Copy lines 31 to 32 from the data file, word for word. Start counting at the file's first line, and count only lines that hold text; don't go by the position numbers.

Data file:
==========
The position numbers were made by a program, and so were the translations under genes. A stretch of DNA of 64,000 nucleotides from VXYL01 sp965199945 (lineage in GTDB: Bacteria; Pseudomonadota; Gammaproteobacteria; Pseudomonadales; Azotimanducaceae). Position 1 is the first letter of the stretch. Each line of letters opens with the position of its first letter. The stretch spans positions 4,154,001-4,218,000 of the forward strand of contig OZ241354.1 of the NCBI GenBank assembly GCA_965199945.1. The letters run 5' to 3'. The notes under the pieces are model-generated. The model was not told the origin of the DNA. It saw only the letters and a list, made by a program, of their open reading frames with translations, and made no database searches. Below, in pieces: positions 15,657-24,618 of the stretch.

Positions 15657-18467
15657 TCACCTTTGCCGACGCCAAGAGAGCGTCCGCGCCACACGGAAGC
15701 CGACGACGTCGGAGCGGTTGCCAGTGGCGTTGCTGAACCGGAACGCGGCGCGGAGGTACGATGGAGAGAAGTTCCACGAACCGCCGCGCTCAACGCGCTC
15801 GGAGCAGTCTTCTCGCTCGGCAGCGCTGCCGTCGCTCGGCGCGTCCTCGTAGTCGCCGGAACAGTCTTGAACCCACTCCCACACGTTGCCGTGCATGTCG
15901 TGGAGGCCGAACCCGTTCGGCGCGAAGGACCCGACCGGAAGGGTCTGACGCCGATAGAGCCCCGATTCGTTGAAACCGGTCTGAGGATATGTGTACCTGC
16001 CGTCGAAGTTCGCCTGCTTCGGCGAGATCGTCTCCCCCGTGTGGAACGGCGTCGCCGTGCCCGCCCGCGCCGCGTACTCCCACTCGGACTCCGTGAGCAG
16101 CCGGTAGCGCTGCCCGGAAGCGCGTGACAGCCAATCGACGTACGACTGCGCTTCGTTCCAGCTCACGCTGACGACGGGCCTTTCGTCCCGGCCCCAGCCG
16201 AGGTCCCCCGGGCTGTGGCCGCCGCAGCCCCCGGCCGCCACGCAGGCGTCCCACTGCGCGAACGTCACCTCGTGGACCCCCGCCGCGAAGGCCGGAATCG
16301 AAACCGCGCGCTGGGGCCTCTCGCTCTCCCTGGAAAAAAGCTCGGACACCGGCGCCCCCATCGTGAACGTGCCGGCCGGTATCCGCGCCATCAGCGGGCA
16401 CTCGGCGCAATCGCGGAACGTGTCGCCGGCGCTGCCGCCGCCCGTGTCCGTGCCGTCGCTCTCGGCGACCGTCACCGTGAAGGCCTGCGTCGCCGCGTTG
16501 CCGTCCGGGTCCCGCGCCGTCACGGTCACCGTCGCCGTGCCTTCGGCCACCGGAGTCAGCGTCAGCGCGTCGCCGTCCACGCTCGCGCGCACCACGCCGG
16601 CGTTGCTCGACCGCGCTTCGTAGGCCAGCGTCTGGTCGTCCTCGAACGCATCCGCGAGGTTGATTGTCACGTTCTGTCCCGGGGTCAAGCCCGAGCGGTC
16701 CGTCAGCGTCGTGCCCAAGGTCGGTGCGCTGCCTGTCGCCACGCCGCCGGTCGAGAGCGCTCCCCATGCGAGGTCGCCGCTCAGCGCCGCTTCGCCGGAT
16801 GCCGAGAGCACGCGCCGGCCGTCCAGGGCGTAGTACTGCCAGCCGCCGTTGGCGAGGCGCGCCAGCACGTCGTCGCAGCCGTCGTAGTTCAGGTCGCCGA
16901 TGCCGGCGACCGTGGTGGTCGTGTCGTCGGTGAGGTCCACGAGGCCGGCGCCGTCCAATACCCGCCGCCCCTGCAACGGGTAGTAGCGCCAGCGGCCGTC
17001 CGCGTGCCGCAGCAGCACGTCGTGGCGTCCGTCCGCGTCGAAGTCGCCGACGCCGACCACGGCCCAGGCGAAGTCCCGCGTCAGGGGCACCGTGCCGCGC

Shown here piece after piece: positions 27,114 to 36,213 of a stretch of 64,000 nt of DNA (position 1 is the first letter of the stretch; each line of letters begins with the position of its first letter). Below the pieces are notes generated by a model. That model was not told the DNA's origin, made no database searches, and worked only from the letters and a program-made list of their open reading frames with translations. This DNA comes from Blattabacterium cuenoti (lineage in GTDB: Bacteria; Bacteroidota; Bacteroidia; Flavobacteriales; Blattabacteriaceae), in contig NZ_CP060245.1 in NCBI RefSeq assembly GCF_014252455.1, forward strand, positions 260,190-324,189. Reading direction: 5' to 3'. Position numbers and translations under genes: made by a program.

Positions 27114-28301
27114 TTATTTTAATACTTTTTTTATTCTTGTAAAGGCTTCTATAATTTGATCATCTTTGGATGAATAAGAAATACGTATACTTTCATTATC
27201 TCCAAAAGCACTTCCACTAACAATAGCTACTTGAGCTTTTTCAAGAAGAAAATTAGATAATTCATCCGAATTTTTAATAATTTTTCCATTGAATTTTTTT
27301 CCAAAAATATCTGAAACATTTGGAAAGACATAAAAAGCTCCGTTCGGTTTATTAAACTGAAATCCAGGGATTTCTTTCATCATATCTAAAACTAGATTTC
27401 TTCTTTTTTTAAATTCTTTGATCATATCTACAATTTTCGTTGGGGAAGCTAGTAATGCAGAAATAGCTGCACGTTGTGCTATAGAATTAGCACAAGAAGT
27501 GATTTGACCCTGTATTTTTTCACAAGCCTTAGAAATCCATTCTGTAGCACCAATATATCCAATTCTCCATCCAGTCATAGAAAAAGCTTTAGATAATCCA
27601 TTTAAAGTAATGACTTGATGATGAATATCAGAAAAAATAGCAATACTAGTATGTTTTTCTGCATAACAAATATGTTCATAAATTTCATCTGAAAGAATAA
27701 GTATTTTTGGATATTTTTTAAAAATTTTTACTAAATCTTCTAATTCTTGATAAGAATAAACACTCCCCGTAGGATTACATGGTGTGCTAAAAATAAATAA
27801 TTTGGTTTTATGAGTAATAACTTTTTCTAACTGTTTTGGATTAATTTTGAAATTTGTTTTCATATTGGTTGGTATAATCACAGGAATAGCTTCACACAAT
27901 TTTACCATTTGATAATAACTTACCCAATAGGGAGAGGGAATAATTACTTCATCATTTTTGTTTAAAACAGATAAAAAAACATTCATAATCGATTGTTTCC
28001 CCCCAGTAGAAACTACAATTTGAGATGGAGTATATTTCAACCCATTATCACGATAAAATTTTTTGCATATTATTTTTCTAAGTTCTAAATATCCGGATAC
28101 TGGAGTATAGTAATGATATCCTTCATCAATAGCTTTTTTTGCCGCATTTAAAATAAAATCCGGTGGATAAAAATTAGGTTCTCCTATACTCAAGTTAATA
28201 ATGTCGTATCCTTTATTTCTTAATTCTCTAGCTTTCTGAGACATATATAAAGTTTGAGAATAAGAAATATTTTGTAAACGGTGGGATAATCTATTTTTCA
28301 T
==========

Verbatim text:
28201 ATGTCGTATCCTTTATTTCTTAATTCTCTAGCTTTCTGAGACATATATAAAGTTTGAGAATAAGAAATATTTTGTAAACGGTGGGATAATCTATTTTTCA
28301 T